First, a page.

“Since there is no policy, what has happened is it’s kind of left to the determination of the local leader, bishop, or stake president,” said Salisbury.
All local LDS church leaders are drawn from the congregation, are unpaid, do not receive any formal training, and are serving temporary sentences that typically last a few years. Jenne Alderks, a Mormon and Doula who also wants the church to articulate a clear breastfeeding policy, called the results of this system a “leadership roulette.”
“It’s the game that women play,” Alderks told BuzzFeed News. “Some leaders are very supportive and some are not. Some will apparently withdraw your temple recommend.”
Some church members responded to the northern Utah woman’s experience by suggesting that she should have covered up or moved to a “mother’s room” that some LDS meetinghouses have. But Alderks and Salisbury said not all babies will continue to nurse under a blanket, and mother’s bedrooms – which are often attached to bathrooms – can be cramped, uncomfortable and lacking basic amenities.
“It can seem very isolating to always lock yourself up behind a closed door in order to protect the prudish sensibilities of the people around you,” Alderks said.
She added that women faced with calls to cover up are often told it’s about modesty, but the underlying problem has to do with people who sexualize breastfeeding.
“It fits into this rhetorical idea of modesty that any level of visible skin is immodest and sexual,” she said. “But the purpose of breasts is to nourish babies. The bottom line is that it is biologically appropriate for babies to be fed with their mother’s body.”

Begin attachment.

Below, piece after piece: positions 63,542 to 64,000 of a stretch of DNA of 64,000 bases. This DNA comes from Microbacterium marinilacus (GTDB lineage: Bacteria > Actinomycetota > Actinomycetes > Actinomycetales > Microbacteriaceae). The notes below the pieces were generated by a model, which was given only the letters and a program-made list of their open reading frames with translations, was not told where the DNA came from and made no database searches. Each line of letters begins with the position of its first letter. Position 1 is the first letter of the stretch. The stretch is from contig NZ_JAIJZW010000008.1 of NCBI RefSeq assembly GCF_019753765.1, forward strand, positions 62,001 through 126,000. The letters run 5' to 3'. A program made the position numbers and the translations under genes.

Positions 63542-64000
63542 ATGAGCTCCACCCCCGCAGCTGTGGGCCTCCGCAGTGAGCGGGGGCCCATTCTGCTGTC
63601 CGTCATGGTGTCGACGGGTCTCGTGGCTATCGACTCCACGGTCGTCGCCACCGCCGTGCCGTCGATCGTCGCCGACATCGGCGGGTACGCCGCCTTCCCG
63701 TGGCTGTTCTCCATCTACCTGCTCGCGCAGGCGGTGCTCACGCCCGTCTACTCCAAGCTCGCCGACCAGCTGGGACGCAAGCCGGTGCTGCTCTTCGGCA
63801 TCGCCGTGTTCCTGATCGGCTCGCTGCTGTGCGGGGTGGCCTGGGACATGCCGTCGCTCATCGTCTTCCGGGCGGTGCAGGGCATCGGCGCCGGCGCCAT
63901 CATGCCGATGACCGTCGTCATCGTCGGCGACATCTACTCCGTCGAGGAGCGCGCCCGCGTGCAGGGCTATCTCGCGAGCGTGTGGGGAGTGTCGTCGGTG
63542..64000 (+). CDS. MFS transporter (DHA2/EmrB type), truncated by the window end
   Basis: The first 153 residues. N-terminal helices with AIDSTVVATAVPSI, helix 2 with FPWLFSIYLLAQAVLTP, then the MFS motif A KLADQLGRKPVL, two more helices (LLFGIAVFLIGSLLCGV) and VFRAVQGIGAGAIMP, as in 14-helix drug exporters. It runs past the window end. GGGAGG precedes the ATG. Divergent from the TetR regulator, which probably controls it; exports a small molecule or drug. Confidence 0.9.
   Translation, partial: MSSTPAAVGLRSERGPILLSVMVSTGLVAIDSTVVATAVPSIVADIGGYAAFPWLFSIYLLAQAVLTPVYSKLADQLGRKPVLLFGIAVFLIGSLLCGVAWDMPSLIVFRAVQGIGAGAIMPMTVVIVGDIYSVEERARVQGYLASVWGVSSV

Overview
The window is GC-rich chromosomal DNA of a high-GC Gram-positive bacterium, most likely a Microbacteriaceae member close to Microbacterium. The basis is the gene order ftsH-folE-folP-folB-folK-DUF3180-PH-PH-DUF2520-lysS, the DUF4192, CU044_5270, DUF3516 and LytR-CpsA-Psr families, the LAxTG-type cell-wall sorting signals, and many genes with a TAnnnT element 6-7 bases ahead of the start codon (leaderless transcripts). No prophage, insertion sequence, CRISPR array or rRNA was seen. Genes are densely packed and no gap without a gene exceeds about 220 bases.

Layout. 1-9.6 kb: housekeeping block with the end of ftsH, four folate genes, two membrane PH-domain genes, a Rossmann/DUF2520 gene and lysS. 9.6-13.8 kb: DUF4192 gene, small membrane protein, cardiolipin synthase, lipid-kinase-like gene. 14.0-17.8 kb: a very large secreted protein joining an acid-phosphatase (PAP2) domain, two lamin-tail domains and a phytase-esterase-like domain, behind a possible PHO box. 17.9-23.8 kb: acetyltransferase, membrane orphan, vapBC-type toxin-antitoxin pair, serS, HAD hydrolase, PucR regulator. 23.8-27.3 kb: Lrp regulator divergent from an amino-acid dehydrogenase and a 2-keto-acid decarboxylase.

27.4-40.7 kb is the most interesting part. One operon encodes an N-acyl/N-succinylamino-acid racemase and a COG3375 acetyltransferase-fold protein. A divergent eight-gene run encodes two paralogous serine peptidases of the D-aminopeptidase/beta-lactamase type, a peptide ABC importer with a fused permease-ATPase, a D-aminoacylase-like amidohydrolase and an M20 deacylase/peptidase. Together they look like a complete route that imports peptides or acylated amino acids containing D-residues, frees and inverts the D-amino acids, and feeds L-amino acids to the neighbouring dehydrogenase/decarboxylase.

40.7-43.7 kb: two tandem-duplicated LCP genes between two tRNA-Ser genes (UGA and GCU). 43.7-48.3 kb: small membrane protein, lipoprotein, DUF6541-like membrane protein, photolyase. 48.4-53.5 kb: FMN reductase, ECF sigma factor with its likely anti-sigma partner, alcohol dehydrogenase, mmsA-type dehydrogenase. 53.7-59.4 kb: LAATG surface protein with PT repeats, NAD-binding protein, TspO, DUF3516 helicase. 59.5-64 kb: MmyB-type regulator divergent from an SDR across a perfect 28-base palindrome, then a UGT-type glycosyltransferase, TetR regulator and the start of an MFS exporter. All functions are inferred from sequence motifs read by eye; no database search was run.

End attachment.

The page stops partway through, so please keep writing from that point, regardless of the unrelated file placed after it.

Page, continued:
In response to the northern Utah woman’s experience, other women encourage members of the Mormon religion to write letters to church leaders asking for clarification. Salisbury said the effort was discussed in a closed Facebook group, with more than 200 people saying they plan to contact their church leaders about the matter. Her first blog post on the incident received an overwhelming reception, racking up tens of thousands of views and numerous comments, she said.
A spokesperson for the LDS church declined to answer questions about the incident or say whether authorities have considered drafting a new policy on breastfeeding during church services.
The northern Utah woman told BuzzFeed News she hoped the church would respond with a policy to protect the rights of women to breastfeed as they see fit in the church, adding that such practices are common. in congregations outside the United States.
In the meantime, she decided to compromise. Although she maintains that there is nothing wrong with open breastfeeding in public, she said that after her controversial meeting with the stake president, she returned home and prayed for solutions. Eventually, she decided to use the “two-shirt” method, which involves wearing several tops at a time to cover the breast from above and below during feedings. It’s a solution that allows her to continue her relationship with a church she loves, despite her disagreement with her local leaders.
“I specifically asked the Lord, ‘Shall I give in to their demands or at least compromise? And the Lord told me yes, that my spiritual well-being was at stake, “she said.” I try to stay strong and stay in the church because I love my church. “